At the start of this summer, I gave a keynote at the annual AMICAL Conference titled ‘Critical digital literacies: Developing agency and sustaining hope in troubled times’. Yesterday, AMICAL kindly posted the videos from the conference, so I am sharing links to the keynote and to the conference here. Beyond the keynote itself, the list of references/resources that I shared was widely reshared, and hopefully may be of use to others.
List to references/resources re critical digital literacies
AMICAL is a consortium of 28 international American universities located throughout Europe, Africa, the Middle East and Asia. The annual AMICAL Conference focuses on pedagogy, technology and libraries. The focus of this year’s conference was reflecting on the pandemic and looking to (and re-imagining) the future. I was asked by the conference organisers to speak to what is particular about this moment that calls us to further develop critical digital literacies, for ourselves and in partnership with students.
In my keynote, I drew on work by many global scholars, exploring the roots of ‘digital literacies’ as a concept and then outlining two premises: first, that power acts in and through digital technologies and information systems in myriad ways; and second, that digital and social inequality are mutually constitutive, within and beyond higher education. This provides the overall context for focusing on critical approaches to digital literacies specifically, i.e. those that acknowledge and seek to understand how power works within and through technology.
Although impossible to define precisely, critical digital literacies may include developing awareness and understanding about, and abilities to: navigate technical tools and practices; interrogate digital multimedia texts using critical perspectives; design and create critical digital texts; engage with ethics, power structures and inequalities attendant with digital technologies and data; create and continually revise academic, public and online identities; and overall cultivate “agential capacity” (Akwugo & McGregor, 2016).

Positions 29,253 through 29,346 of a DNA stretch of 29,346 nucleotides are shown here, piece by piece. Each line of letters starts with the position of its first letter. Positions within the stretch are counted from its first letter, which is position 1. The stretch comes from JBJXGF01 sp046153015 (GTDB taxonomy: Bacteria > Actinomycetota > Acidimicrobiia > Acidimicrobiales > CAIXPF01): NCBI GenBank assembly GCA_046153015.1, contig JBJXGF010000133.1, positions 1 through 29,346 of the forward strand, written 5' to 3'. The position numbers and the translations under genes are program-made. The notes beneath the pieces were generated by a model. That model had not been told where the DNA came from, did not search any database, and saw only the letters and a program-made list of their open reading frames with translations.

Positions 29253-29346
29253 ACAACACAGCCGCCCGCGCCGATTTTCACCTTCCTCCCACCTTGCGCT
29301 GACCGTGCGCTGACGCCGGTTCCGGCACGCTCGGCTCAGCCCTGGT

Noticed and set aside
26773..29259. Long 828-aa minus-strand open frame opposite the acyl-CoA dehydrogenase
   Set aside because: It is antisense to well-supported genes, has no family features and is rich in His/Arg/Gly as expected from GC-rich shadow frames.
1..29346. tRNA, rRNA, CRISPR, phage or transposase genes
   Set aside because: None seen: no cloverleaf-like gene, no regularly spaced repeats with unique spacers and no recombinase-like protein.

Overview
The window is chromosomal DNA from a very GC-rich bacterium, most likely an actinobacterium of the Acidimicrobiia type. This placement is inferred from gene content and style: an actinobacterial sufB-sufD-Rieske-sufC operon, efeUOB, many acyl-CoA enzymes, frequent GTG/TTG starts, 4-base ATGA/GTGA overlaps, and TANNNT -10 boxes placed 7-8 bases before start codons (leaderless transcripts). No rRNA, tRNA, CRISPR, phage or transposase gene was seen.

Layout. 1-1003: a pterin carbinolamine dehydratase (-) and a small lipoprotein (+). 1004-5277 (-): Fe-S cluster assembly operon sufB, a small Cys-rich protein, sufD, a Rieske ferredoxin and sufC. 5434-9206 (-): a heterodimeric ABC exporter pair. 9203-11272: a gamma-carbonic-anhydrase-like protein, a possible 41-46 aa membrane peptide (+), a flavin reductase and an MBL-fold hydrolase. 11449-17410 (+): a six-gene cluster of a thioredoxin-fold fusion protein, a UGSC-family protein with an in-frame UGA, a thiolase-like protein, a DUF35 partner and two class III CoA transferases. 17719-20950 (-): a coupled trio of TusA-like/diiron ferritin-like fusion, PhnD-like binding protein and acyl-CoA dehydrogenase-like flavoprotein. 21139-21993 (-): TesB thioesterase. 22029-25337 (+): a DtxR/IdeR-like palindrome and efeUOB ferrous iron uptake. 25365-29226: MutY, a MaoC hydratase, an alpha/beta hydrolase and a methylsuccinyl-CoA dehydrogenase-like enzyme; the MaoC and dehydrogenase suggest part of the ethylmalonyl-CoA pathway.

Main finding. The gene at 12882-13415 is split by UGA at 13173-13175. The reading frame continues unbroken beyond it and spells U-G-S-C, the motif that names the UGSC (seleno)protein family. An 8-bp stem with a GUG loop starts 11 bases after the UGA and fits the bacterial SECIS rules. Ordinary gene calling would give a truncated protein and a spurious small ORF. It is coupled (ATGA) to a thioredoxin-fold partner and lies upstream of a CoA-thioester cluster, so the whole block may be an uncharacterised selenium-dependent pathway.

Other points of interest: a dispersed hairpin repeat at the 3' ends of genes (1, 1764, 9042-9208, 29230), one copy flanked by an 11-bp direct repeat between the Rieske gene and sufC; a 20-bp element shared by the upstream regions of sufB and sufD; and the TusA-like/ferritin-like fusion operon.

We cannot talk about digital literacies, of course, without also considering data literacies. The systems we rely on for teaching, learning and scholarship are both digital and datafied. As noted by Stewart & Lyons (2021), “whether educators want to engage with data or not, their work both generates it and guides students into environments that mine it.” Not only must we reckon with the rendering of student and educator activities as behaviours that can be datafied, but we must also reckon with the increasing intensification of data-oriented digital platforms in HE, the normalisation of vendor-university relationships, and the inequalities of power between data owners/companies and those whose data is being collected, analysed and shared.
As Ross, et al (2022) write, in their excellent recent article about educating competent technology users in the age of digitized inequality: “Understanding the power dynamics, inequalities and oppressions at work in and through digital technologies stands as a precondition to educating fully literate, fully competent digital citizens and technology users.”
Power acts in and through digital technologies and information systems in myriad ways. If higher education is to remain true to its commitments to greater equity, a key question is not whether we should include analyses of power and social inequality in digital and data education frameworks, but how best we can facilitate such work, embedded in a context of agentic and equitable dialogue between students, staff, faculty and decision-makers at all levels. Better futures rely on engaging in this hard and hopeful work.
Image source: John Tyson (Unsplash)